Georgetown University Law Center Dean Judith Areen received the Equal Justice Works’ 2003 Outstanding Law School Dean Award for her efforts to promote public interest law in the school’s curriculum.

Areen, who will step down as dean and return to teaching at the end of this school year, has worked to make public interest law more prominent in and outside the classroom. She established the Office of Public Interest and Community Service and the Pro Bono Pledge, which asks each student to do 75 hours of pro bono work before graduation. She also revamped the Loan Repayment Assistance Program, which gives needy students the opportunity to attend Georgetown Law.

“We get many letters from students in jobs in poor areas who say the only reason they are where they are is because of the loan assistance program,” Areen said. In addition, the loan assistance program is encouraging more students to become involved in public service.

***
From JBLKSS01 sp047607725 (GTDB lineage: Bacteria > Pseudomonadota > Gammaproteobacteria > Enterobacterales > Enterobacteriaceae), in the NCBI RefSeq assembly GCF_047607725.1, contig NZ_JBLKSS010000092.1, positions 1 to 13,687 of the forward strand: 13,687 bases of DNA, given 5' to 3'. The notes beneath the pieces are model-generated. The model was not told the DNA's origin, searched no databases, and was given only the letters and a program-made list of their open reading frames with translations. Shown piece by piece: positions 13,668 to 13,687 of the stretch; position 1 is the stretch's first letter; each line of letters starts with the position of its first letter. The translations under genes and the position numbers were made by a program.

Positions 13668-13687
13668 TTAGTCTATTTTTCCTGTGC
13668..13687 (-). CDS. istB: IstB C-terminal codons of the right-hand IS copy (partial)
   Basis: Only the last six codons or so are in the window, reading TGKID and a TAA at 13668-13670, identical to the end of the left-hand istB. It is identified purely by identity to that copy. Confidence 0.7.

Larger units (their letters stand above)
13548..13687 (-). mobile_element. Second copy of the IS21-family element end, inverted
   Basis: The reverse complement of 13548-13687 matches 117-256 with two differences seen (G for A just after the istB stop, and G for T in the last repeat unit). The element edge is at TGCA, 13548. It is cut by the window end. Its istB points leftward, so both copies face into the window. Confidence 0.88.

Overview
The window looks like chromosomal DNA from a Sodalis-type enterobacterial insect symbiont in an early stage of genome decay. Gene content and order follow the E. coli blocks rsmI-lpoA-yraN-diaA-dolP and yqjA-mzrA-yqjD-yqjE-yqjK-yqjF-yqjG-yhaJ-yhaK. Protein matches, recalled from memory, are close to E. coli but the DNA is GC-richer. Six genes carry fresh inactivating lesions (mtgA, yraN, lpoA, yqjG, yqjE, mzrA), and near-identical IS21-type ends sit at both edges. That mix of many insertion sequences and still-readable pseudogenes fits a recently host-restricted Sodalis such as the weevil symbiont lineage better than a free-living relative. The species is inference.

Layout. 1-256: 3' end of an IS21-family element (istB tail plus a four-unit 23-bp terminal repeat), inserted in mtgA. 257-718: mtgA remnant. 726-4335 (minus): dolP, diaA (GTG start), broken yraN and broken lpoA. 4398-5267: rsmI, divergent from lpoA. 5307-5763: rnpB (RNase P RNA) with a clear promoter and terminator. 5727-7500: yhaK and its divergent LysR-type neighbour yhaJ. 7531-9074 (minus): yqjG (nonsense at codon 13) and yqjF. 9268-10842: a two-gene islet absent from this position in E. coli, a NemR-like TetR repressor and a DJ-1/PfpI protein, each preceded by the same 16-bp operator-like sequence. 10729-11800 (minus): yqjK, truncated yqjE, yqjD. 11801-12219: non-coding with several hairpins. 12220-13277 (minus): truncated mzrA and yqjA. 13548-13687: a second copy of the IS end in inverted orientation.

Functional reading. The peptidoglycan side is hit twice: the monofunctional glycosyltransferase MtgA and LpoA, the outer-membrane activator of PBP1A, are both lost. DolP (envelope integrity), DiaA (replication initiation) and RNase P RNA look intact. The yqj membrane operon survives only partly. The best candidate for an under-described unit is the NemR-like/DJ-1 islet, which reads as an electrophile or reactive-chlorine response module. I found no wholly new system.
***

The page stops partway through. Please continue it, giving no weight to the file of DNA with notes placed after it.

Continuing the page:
“Most graduating law students cannot work for the federal government since the salary is too low, even though eventually they will be promoted enough to make money to pay off their loans,” she said. “We see the program as a bridge to finance public service.”

Areen has also expanded the career advising center to support students interested in public sector law with two full-time advisors who guide students into government fellowships and academic internships.

OPICS has been a powerful force toward stimulating participation in public law. The office works to network alumni and students and also focuses guiding students interested in public interest law.

“These reforms do not come from me but rather Georgetown’s Jesuit tradition,” she said, adding that many of these changes came from students.

On top of transforming the support programs, Areen has been credited with building Georgetown into one of the top overall law schools in the U.S. News and World Report annual rankings, especially in international law and clinical training, where it competes with schools such as Harvard and Columbia.

Since her tenure, Areen has made clinical training an integral part of the curriculum, with nearly 60 percent of all students participating in one of the 14 clinical courses.

“The broadness of our program, which includes the loan assistance program and our broad commitment to public service, truly makes it unique,” she said.

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